Transcranial direct current stimulation (tDCS) is a technique to non-invasively modulate cortical excitability of the human brain by delivering low electrical currents to the cerebral cortex1,2. An increasing number of studies demonstrate the potential of tDCS to induce behavioral as well as neurophysiological changes in various cognitive and perceptual domains3,4,5,6,7,8. While tDCS is applied in several interventional and research approaches, the knowledge about the underlying neurophysiological mechanisms is still not complete9. By applying tDCS over the motor cortex, the seminal work of Nitsche and Paulus (2000, 2001) demonstrated polarity-specific changes of cortical excitability 10,11. The somatic doctrine deduced therefrom assumes that anodal tDCS typically increases and cathodal tDCS decreases cortical excitability in the region under the electrode by shifting the resting membrane potential1,12,13. In addition, tDCS aftereffects may outlast the stimulation period by several minutes or hours11,12,14,15. While anodal aftereffects have been reported to induce long-term potentiation (LTP) due to enhanced firing rate, cathodal tDCS is supposed to reduce firing rate followed by long-term depression (LTD)15,16,17,18. However, the somatic doctrine is debated, as dual-polarity effects have mainly been demonstrated in the motor domain and are not commonly transferable on cognitive and perceptual functions19. Particularly in the auditory domain, opposing effects regarding the somatic doctrine have been reported. More specifically, electrophysiological data demonstrate an opposite anodal/cathodal dichotomy, with e.g., decreased cortical reactivity of specific brain regions after anodal20,21 and increased cortical reactivity after cathodal stimulation22. Different stimulation parameter such as stimulation power, electrode size, and electrode placement as well as individual auditory stimuli and the kind of task under investigation have been assumed to contribute to these varying tDCS-effects9.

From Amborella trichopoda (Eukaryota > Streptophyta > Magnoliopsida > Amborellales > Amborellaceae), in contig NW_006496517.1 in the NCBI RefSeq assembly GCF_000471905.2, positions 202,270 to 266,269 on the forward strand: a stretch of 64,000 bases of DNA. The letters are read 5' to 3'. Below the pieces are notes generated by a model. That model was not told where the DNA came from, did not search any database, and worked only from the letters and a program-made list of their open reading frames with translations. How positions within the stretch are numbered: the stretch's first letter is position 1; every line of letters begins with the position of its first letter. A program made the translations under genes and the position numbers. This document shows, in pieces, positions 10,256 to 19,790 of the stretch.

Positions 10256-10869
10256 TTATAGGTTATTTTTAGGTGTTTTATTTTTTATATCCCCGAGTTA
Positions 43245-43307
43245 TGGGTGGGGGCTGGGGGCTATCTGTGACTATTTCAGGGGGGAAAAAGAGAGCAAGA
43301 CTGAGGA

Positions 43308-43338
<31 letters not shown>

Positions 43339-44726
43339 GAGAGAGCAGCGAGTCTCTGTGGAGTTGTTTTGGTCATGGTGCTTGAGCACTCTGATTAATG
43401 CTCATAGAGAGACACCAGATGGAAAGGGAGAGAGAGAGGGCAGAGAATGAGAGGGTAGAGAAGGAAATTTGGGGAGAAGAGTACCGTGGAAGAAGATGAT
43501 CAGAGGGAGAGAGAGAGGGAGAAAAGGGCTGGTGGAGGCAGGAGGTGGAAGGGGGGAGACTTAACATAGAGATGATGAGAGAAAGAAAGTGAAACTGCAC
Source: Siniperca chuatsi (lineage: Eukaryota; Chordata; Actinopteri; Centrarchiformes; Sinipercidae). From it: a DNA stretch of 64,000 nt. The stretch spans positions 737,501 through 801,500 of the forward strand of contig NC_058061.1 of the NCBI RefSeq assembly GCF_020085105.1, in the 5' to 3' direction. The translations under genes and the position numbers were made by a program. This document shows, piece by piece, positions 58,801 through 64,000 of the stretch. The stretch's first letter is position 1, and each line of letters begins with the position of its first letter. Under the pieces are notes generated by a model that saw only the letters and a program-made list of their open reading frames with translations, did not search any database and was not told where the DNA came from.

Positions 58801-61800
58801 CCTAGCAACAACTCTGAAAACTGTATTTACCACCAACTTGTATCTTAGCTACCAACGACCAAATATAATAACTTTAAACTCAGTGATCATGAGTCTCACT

On the neurochemical level, the regional cortical neurotransmitter balance in the electrical stimulated cortex, measured by glutamate (Glu) and gamma-amino butyric acid (GABA) concentrations, provides a meaningful interpretation of the outcome variations. GABA is the major inhibitory neurotransmitter in the brain and specifically in the central auditory system23, whereas Glu is the primary excitatory brain neurotransmitter24,25,26. More importantly, activity-dependent synaptic plasticity such as LTP and LTD depends on modulation mediated by both glutamatergic and GABAergic interneurons27,28,29. Pharmacological investigations emphasize the involvement of GABAergic30,31 and glutamatergic activity16,30,32 shaping tDCS-induced effects. Assuming that tDCS-related alterations of the neurotransmitter level may affect homeostatic plasticity in the stimulated area, Krause et al. (2013) captured a mechanism of neurotransmission function by taking into account the relative concentration of GABA to Glu as an overall index for cortical excitability. They proposed that only a balanced GABA to Glu ratio leads to an optimal level of processing efficiency. Anodal and cathodal tDCS may differentially shift the GABA/Glu balance and thus induces altered homeostatic plasticity.